Bottled water: Convenience outweighs concerns over plastic bottles

By LEA WEISHAAR

Water consumption is no longer just an unavoidable aspect of daily life. Or rather that is what some luxury water corporations would have you believe. Name brands such as Bling H20 and Veen have helped shine a whole new light on water. With their help, water is no longer a mere necessity. It has been transformed into a booming commodity.

This commodity is no longer strictly domestic either, thanks to our global community. Today, someone in rural Wisconsin is able to sample the crisp, clean taste of water direct from the French Alps. They are even able to indulge in the fresh and exotic flavors of Fiji water. All it takes is a quick trip to your local retailer since, like the water market, their shelves are expanding. Or at least it may seem that way.

“Water has definitely taken more room. It first started with gallons, then liters,” stated Christie Seerund, an assistant manager at Walgreens. With over 17 years experience in the retail industry, she’s seen firsthand the transformation that has taken place. The 15-packs of water grew to 24-packs. The trucks started bringing in hundreds of bottles of water every week. Sales and advertisements emerged, creating a push for the product.

“Now I’ll put it in my daughter’s lunches,” Seerund added, after confessing she doesn’t drink much water herself. “I think for people who drink water it’s convenient.”

And convenience is fast becoming an important factor in choosing beverages. Today’s on-the-go American craves a drink that is portable, healthy and thirst-quenching. That is why many beverages come in easy to carry 20-ounce bottles. These very bottles are another indication of just how massive the water industry has become.

Krones is an international company located in Franklin, Wis. According to its website, Krones specializes in “new bottling, labeling and packing concepts.” In short, part of Krones’ business is designing and producing the bottles we see in stores. However, their business is not focused solely on the bottled water industry. They also serve other beverage and food markets. This type of detail is where bottled water’s impact on the market can be measured.

“They’ve been in it since before I started,” stated John Vincent, a Krones employee and LCS operation supervisor who deals in mold manufacturing production and programming. “It’s been like 11 years,” he specified.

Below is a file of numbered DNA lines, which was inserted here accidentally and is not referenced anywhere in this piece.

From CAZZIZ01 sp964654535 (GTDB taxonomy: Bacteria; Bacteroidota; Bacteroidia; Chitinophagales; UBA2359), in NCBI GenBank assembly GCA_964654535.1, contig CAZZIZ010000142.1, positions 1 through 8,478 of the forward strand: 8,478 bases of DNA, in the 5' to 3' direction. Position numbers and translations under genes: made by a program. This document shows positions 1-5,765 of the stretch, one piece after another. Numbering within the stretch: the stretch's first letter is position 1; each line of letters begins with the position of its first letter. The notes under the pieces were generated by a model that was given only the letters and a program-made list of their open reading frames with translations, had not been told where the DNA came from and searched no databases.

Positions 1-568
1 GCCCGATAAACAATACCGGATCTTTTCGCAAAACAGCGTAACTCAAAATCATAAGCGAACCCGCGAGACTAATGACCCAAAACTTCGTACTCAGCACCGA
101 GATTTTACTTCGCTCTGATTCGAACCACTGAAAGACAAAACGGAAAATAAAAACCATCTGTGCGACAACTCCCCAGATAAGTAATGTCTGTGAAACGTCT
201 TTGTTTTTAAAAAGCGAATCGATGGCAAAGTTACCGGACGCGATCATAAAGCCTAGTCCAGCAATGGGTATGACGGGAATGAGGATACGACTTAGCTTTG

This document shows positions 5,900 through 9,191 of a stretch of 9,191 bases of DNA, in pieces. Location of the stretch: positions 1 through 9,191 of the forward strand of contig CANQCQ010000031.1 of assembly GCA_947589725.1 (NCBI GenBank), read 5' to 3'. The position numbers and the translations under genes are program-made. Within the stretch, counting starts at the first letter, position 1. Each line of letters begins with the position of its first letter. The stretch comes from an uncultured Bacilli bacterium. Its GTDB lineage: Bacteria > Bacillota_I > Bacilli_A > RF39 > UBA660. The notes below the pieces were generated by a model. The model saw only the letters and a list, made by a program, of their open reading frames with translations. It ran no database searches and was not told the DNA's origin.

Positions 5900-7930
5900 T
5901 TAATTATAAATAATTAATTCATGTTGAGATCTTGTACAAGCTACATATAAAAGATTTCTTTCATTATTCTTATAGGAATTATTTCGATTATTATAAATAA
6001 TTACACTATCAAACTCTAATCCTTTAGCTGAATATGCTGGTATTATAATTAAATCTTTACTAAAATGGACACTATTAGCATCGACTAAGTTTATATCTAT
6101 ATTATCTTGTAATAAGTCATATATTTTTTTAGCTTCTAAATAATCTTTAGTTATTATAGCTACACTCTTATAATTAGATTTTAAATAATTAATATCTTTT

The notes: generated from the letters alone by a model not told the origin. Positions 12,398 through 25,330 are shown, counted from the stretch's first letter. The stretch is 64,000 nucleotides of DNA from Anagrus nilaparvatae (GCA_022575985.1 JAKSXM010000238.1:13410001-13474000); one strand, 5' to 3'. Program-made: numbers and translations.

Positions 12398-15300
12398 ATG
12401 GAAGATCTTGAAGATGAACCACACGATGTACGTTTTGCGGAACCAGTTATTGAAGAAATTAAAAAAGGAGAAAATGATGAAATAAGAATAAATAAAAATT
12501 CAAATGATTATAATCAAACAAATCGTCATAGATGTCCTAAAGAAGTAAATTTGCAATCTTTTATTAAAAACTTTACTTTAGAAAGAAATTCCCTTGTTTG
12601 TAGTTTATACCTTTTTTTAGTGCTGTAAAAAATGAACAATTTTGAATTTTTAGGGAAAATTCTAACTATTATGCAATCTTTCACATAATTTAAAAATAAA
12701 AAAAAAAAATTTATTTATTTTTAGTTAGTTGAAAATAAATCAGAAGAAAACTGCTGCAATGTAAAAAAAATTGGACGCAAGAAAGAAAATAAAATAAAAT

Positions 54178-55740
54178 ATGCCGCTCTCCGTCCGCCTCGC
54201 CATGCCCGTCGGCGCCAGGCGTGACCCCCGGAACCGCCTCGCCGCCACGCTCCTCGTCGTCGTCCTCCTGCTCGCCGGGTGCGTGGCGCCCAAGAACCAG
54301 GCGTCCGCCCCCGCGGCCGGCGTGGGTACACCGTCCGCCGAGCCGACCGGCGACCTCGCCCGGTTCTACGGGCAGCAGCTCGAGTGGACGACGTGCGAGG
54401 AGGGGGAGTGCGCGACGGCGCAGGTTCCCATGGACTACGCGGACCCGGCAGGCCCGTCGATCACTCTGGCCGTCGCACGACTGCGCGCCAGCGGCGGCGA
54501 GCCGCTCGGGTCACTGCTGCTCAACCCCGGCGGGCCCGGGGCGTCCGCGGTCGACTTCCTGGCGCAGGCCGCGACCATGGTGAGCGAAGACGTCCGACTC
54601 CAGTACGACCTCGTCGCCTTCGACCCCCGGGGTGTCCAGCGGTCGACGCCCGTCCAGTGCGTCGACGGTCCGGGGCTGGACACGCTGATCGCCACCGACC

But how much of their production actually is created for the water industry?

“Something like 40 percent is used for water,” Vincent said. “The rest is soda and other stuff like that. Also, dish soap, salad dressing, et cetera.” This statistic further illustrates water’s hold over the beverage industry. However, it is this very statistic that has some consumers seeking other options.

Meg Garland, a post-graduate student pursing her teaching certificate at Mount Mary, is an avid and well-informed advocate for water consumption. “I have a gallon bottle I fill and drink throughout the day,” she stated when questioned on her hydration habits. Unlike many, Garland is aware of the environmental and monetary exhaustion created when purchasing bottled water. “Rarely do I buy bottled water … We feel at my house it is such a waste,” she added.

Consider this. In today’s economic climate, a 20-ounce bottle of name brand water can sell for upwards of $1.19, depending on location. This doesn’t sound too terrible until we consider the alternative. According to Milwaukee Water Works, a company which supplies over ten counties with drinking water, 5.8 gallons of water from the tap would cost a consumer just one cent. Even on sale, your local retailer just can’t beat this price. So why aren’t more people considering this option?

“They’re just hopping on some sort of bandwagon,” ventures Garland. “People don’t think about the price of water.” And this price is not strictly budget-related, either. Transforming water from a necessity into a commodity has an enormous environmental price (and think long-term).

In creating such a convenient product, waste is inevitably going to be a byproduct. Once the water is consumed, the bottle has to go somewhere. Unfortunately, these bottles, more often than not, end up littering the streets rather than being recycled. Even more unfortunate is the fact that, according to the Environmental Protection Agency, plastic bottles can take around 450 years to decompose. Even with the new containers, which require less plastic to create the bottle, the environmental impact is undeniable.

However, when all is said and done, the consumer is the one who dictates production. In today’s throwaway society, convenience, rather than price, is key. Faucets aren’t portable. Buying a bottle of water at the store is faster than washing, refilling and remembering to bring your own. Name brands are slowly creating a social status with every sip. And that is how a commodity was created. Despite environmental impact, the convenience and usefulness of water helped turn it into the valuable product on store shelves today.

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